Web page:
If you sustain injuries in any type of slip and fall accident, can may be left with significant expenses. However, if you're determined to be partially at fault for your injuries, your ability to recover damages will be limited.
Proving Liability in a Slip and Fall Case
A property owner isn't automatically considered liable for your slip and fall injuries. To receive damages in a slip and fall case, you must establish the following:
- The property owner had a duty to provide reasonably safe conditions.
- The property owner failed to provide reasonably safe conditions.
- The property owner's actions or lack of action caused your injuries.
- Your injuries resulted in a financial loss.
Examples of cases where a property owner would likely be found liable for your resulting injuries include:
- Failing to post warnings about slippery floors or other safety hazards
- Using excessive amounts of wax or floor polish, or applying these materials unevenly
- Neglecting property maintenance such as leaving cracked tiles or loose carpeting as a tripping hazard
- Using inadequate lighting that makes it hard to see hazardous areas
- Leaving debris on stairs
- Missing or broken handrails
- Violating building codes related to tripping hazards
Types of Compensation Awarded
If you can satisfactorily meet the burden of proof, you're entitled to receive compensation for the following accident-related damages:
- Medical expenses such as emergency care, surgery, hospital stays, medication, and physical therapy
- Anticipated future medical needs, if the accident left you permanently disabled
- Lost wages from the time you were unable to work during your recovery
- Loss of future earning potential, if you've been left permanently disabled
- Pain and suffering, including both physical pain and emotional trauma
You must provide appropriate documentation for the damages you're seeking. This includes medical bills and copies of pay stubs, as well as applicable statements from experts to estimate the value of future medical expenses and loss of future earning potential. Pain and suffering compensation is most often calculated as a multiplier of your medical expenses, so that serious or permanently disabling injuries receive the highest compensation.
How Comparative Negligence Affects a Claim
Comparative negligence is a method of determining how each party's actions contributed to a specific event. In a slip and fall case, comparative negligence can be an issue if the other party believes your own carelessness was the cause of your injuries.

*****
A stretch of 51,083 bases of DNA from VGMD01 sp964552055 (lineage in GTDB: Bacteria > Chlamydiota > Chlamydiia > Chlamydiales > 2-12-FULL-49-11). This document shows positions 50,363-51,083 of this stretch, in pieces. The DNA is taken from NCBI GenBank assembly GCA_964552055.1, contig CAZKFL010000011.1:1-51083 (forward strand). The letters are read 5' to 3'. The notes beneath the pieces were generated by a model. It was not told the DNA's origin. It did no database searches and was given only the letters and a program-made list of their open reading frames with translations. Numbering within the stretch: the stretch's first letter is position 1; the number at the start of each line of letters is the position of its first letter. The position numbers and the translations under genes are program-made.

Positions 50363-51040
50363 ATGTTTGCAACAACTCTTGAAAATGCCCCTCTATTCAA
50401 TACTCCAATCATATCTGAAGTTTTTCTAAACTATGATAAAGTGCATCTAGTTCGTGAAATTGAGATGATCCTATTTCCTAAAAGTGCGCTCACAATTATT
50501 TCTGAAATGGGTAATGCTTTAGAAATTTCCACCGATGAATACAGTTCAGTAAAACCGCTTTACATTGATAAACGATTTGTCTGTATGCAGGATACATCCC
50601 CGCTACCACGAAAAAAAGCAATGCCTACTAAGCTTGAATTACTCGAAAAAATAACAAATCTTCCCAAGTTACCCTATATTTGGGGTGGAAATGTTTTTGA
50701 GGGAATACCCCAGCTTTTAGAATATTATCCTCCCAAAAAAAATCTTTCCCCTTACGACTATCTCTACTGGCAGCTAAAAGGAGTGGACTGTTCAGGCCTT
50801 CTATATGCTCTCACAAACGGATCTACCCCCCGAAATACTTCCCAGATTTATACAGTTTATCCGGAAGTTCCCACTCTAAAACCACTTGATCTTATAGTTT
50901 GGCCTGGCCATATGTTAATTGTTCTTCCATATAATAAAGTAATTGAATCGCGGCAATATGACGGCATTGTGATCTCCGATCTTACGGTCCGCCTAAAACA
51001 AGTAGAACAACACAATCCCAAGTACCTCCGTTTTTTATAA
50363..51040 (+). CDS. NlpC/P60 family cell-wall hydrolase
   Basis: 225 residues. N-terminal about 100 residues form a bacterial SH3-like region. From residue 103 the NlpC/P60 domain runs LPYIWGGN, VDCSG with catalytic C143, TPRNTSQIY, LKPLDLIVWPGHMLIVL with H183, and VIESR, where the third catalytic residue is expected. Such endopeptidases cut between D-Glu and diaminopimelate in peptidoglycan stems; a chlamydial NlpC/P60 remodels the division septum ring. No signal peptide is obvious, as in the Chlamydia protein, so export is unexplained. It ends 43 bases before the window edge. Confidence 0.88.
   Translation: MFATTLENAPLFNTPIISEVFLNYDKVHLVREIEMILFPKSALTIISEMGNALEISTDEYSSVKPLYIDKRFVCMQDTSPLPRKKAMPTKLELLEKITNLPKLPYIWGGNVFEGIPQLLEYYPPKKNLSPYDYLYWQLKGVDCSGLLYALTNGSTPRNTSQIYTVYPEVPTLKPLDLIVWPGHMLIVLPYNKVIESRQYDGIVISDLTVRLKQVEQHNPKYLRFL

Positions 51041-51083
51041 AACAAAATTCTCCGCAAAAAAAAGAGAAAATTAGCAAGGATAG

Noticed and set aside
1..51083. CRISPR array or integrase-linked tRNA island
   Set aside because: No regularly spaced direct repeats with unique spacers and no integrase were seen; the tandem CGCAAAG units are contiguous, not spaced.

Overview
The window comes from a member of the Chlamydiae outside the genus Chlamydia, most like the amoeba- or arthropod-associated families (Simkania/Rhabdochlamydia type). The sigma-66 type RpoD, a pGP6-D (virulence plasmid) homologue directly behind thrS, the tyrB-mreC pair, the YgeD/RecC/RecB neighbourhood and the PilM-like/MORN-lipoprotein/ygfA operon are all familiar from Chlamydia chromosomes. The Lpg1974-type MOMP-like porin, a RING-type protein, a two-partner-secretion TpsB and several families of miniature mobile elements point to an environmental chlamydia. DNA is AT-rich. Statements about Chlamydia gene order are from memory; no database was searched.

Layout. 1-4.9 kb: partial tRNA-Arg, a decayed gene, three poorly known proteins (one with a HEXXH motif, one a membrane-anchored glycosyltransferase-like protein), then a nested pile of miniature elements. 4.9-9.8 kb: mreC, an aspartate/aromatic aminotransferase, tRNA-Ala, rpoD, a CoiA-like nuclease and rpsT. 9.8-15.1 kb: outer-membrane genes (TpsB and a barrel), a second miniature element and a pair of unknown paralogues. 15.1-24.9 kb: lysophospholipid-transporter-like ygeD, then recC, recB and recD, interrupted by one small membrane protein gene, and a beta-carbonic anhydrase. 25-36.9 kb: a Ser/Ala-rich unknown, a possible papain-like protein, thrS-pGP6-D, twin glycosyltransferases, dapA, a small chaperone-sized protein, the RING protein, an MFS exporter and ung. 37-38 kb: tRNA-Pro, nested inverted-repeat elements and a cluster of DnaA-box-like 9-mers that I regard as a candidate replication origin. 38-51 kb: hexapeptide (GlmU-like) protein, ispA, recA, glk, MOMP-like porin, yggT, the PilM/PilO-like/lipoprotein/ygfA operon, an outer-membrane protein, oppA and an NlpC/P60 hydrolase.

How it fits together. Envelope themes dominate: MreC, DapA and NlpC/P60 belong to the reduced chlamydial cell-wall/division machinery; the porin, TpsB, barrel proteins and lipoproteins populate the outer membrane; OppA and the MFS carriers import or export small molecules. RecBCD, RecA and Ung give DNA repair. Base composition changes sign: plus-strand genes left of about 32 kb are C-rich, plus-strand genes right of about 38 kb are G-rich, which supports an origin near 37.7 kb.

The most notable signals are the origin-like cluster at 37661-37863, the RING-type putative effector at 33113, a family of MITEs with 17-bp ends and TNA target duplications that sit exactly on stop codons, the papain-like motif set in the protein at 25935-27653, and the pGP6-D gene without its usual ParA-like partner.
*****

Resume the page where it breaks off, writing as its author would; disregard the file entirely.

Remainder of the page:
You might be considered partially at fault for your injuries in a slip and fall case if:
- You were texting while walking.
- You were jumping, running, or skipping.
- You were engaged in horseplay with another person.
- You ignoring posted warning signs stating that the floor was wet or slippery.
- You jumped over a barrier intended to keep people away from a specific area due to hazardous conditions.
- You failed to take reasonable precautions to prevent injury such as using a handrail when going down stairs.
If you are determined to be partially at fault for the accident, your settlement will be reduced by your assigned percentage of fault. For example, if you were found to be 25% at fault and would otherwise have received $100,00, you'd only receive $75,000.
The Value of Experienced Legal Representation
Obtaining legal representation is always recommended in a slip and fall case, but it becomes vital when comparative negligence questions are raised. Since there is no one set formula used to determine comparative fault, having an experienced attorney to negotiate on your behalf can often result in a lower fault percentage assigned to your case. A lower fault percentage can significantly increase your settlement offer, especially when your case involves serious or permanently disabling injuries.
Neblett, Beard & Arsenault's legal team has extensive experience helping Louisiana residents resolve their personal injury claims in a prompt and fair manner. Contact us online or call us directly at 318.541.8188 to schedule a free, no-obligation initial case review.